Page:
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04.26.2012  
 

Washington Wine's Economic Impact

State targets growth with study showing $8.6 billion

 
by Peter Mitham
 
 
washington state wine commission
 
Barbara Insel of Stonebridge Research presents a study created for the Washington State Wine Commission to gauge the economic impact of the state's wine industry.
Seattle, Wash.—A new study of the Washington state wine industry’s economic impact sets the stage for ambitious growth plans in the nation’s second largest wine-producing state.

Touting the potential to double, if not triple, the size of the industry in the future, Washington State Wine Commission executive director Steve Warner said the study sets the stage for a new five-year plan he expects the commission to adopt in May.

The study
“I look at it as a baseline for moving forward,” Warner said at a press conference unveiling the study at the wine commission’s offices in Seattle on Tuesday. The study by Barbara Insel of Stonebridge Research in Napa, Calif., documents the industry’s growth to date, and Warner said it will help the commission allocate funding for the most growth in the future, as well as underpin arguments for new funding.

Based largely on data from 2010, the study pegs the economic impact of the Washington state wine industry on the state at $8.6 billion. Nationally, the impact is $14.9 billion. Those numbers include wine and grape revenues; mark-ups by distributors, retailers and restaurants; tourism and supplier revenues; contributions by government and tax revenues flowing back to government; charitable contributions and indirect and induced revenues as well as wages.

“It was only by going to this extent that we could get a really top-notch look at the industry,” said commission chair Kent Waliser, noting that the study acknowledges the accomplishments of the past 40 years and looks at the industry’s potential.

Taken at face value, the economic impact of the industry today is more than double the amount estimated in the study released in February 2008 and based on 2006 numbers. At that time, the in-state impact was pegged at $3 billion, with a slightly larger national impact of $4.7 billion.

Direct comparisons difficult
However, the scope of the study means that a direct comparison between the impact of the industry today and the impact it had four years ago is virtually impossible.

The new study taps a greater volume of information for a more accurate picture of the industry’s impact, Insel said, making the increase in vineyards and wineries the best measure of industry growth.

“It’s both the growth of the industry and a deeper understanding of the wine industry,” Insel said of the overall impact numbers. “We spent a lot of this year tracking down supplier by supplier, industry, sub-industry, related sector, so that ($8.6 billion) is both growth of the industry and a much more determined search for employment.”

The biggest shift came in the numbers regarding suppliers, which demonstrated that the state’s wine industry has a greater economic than previously thought, Insel said.

Within the state, suppliers to the industry register annual revenues of $324.9 million in the current survey and pay wages of $55.8 million to a workforce of 994 people. Nationally, supplier revenues total $457.5 million annually.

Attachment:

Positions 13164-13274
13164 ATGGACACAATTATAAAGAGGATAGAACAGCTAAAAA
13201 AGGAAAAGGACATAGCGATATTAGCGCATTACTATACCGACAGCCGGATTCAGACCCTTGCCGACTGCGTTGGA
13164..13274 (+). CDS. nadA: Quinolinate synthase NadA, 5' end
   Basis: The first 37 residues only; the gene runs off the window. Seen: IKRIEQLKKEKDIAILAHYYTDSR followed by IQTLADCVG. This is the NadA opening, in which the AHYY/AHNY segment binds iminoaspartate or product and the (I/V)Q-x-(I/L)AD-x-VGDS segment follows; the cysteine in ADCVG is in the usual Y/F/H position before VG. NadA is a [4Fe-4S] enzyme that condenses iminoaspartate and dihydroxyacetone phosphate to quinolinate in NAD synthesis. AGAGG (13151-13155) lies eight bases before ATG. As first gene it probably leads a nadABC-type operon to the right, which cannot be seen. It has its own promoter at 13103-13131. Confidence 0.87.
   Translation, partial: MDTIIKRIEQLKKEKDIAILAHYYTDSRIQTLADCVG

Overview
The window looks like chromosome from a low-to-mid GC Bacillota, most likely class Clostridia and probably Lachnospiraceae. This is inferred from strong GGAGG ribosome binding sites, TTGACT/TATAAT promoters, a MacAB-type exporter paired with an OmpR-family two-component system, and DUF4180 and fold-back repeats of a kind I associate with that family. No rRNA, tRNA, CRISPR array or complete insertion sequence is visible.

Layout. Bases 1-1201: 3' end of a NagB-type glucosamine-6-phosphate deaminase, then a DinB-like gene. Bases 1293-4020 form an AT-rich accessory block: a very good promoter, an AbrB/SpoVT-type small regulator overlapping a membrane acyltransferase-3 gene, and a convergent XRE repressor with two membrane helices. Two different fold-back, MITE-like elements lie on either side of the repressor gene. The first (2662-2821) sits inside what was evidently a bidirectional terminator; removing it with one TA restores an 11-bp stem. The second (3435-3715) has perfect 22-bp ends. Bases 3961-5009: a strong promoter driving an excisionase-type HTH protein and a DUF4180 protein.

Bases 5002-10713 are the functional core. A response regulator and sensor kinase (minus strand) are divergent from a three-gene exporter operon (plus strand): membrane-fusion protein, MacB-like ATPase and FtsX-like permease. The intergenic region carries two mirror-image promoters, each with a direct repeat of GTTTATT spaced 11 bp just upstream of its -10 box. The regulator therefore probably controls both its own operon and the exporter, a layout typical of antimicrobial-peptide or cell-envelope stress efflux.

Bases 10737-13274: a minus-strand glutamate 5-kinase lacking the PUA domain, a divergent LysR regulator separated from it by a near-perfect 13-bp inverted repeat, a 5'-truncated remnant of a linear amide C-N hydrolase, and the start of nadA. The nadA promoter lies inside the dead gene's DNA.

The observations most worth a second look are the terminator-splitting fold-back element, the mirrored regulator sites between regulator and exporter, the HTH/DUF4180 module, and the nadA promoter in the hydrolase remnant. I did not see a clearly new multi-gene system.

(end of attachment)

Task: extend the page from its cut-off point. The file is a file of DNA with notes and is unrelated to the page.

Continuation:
By comparison, the 2006 study estimated revenues of suppliers (including nurseries) at just $75.3 million, wages at $13.5 million and the workforce at 138 people. Nationally, revenues totalled $121.8 million.

These shifts in turn contributed to doubling induced and indirect employment within the state and more than tripling these categories nationally. The national impact in terms of wages quintupled.

More suppliers in state
“Washington wine has gotten to be a larger industry. More and more of the suppliers and service providers to the industry were here—they’re not brought in from California any more—and I think that shows up a lot in the data,” Insel said.

Nationally, the growth of the state’s wine industry has allowed suppliers to set up shop and finish imported goods, increasing the direct and indirect impact of the state’s industry across the country.

“They’re selling into Washington, that’s part of the national impact of Washington wine,” Insel said. “There’s a lot more national impact that used to be imported, because a lot more of that processing is also done in the U.S.”

The baseline for the growth of the industry remains vines in the ground and wine on the table, however.

“The wine sales, and the winery employment, the vineyard sales and vineyard employment is pure Washington, and that’s pure growth.”

Wine production peaked at 25 million gallons in 2009 (dropping with the short 2010 crop), up from 19 million gallons in 2006, while winery revenues topped $1 billion in 2010, up from $437.6 million in 2006.

The study was funded by the Washington State Wine Commission, while Ste. Michelle Wine Estates contributed in-kind assistance in the form of workers who helped contact growers, wineries and more than 200 industry suppliers.

With two previous studies having been conducted at approximately five-year intervals, Waliser said he expects a fourth economic impact study to occur within five to seven years.

Washington’s Growing Wine Industry

  2006 2010
Wineries (state licenses) 437 686
Winery revenue $437.6 million $1.0 billion
Wine production 19 million gallons 20.1 million gallons
Harvested tonnage 120,000 160,000
Price per ton $942 $1,040
Winery employment 1,555 3,630
Vineyard employment 2,500 2,888
Total sector employment (in-state) 18,865 29,672
Total sector impact (in-state) $2.9 billion $8.6 billion
  Source: MKF Research (2006); Stonebridge Research (2010)
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